Are children being transported safely?
Education and care services are reminded to ensure safe vehicle travel for children. This follows research showing many children are not being protected with the most suitable safety restraints.
The Royal Children’s Hospital Melbourne recently found that two-thirds of children aged seven to 10 travel in an adult seatbelt when many should be in a booster seat.
What is not well known is that children less than 145 cm high are safest in a booster seat when travelling in a vehicle. On average children don’t reach 145 cm until age 11.
Nearly half of children aged between seven and 12 were also found to travel in the front seat of a car. However they are twice as likely to be injured in a crash if in the front seat.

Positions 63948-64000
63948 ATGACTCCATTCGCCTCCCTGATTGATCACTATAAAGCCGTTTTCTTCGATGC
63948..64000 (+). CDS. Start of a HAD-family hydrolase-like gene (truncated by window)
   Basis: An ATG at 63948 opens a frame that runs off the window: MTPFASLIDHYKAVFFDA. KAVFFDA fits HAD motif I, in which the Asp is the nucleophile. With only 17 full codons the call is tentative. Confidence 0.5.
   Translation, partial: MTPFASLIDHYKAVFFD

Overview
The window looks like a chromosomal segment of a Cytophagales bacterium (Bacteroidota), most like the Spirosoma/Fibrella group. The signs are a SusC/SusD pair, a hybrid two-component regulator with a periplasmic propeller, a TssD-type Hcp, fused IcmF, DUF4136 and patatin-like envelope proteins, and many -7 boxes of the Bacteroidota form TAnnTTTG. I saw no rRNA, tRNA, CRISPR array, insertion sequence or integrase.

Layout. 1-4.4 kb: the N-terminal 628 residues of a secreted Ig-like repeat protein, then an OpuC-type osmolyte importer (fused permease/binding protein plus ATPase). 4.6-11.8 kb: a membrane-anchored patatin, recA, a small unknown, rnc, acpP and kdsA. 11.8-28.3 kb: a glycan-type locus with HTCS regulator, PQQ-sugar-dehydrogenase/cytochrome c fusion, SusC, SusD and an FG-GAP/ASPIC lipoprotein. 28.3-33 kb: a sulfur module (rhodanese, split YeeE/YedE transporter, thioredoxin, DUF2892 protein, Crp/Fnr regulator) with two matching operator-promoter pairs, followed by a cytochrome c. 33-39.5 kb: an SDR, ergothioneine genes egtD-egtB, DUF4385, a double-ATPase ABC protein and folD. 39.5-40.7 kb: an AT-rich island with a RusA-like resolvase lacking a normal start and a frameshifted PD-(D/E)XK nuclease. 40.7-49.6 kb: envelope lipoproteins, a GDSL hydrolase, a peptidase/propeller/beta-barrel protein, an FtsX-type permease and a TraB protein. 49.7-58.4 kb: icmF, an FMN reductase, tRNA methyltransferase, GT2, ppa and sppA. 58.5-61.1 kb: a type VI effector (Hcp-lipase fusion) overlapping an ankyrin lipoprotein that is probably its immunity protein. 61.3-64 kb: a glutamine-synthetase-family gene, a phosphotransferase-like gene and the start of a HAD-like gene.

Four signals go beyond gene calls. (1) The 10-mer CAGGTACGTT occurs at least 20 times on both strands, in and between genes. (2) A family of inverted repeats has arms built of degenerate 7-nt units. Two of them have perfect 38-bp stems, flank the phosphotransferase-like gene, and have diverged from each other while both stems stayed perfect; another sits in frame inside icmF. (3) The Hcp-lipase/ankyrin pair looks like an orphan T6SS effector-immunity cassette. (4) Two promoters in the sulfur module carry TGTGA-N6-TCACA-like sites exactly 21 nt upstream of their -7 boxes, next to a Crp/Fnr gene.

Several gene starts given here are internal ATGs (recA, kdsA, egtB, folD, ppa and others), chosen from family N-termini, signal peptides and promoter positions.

Also more than half of children between six months and two years of age travel in a forward-facing seat too soon.
People and services who transport children need to consider this information.
It is essential that children are safe when travelling. Every reasonable precaution needs to be taken to protect them from harm or hazard likely to cause injury. This is stated in Section 167 of the Education and Early Childhood Services (Registration and Standards Act) 2011 (SA).
For more information see the Royal Children’s Hospital Melbourne’s car seat safety report. The pink tab ‘For parents’ includes a five-step test to see if a child is big enough to use an adult seatbelt. The RAA website also has useful information.